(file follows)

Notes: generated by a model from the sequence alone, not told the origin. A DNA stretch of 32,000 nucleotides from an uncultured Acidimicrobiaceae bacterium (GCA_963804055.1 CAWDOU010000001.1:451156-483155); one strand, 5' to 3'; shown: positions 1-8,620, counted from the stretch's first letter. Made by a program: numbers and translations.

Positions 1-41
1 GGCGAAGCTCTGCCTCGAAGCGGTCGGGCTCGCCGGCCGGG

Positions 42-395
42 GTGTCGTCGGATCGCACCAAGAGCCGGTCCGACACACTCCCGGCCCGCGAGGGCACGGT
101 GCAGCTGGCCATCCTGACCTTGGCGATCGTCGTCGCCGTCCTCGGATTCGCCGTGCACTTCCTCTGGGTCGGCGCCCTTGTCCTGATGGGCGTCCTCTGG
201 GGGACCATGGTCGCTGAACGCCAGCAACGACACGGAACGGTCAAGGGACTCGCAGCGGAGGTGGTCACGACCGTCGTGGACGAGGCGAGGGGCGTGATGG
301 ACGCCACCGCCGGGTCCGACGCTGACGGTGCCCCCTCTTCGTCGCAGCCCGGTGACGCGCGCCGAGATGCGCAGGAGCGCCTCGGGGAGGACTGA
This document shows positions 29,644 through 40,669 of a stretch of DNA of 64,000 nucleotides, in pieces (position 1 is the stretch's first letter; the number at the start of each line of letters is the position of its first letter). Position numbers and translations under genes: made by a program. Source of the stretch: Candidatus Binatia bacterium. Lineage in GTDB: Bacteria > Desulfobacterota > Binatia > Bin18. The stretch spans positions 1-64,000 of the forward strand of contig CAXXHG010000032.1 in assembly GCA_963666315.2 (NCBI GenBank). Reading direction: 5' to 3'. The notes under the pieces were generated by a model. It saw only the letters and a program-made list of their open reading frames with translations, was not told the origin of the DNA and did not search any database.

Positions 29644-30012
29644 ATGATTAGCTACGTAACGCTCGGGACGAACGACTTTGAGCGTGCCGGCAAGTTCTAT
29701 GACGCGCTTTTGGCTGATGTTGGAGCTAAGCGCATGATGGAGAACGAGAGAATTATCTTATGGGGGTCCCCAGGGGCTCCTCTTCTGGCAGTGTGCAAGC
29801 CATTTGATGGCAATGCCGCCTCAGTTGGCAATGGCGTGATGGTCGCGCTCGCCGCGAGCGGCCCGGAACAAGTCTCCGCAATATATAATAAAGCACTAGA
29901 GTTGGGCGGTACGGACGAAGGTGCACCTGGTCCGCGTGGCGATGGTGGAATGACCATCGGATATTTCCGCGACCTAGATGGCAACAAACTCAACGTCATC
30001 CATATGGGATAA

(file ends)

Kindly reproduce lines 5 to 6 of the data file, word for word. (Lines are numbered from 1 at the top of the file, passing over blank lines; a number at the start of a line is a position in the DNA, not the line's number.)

42 GTGTCGTCGGATCGCACCAAGAGCCGGTCCGACACACTCCCGGCCCGCGAGGGCACGGT
101 GCAGCTGGCCATCCTGACCTTGGCGATCGTCGTCGCCGTCCTCGGATTCGCCGTGCACTTCCTCTGGGTCGGCGCCCTTGTCCTGATGGGCGTCCTCTGG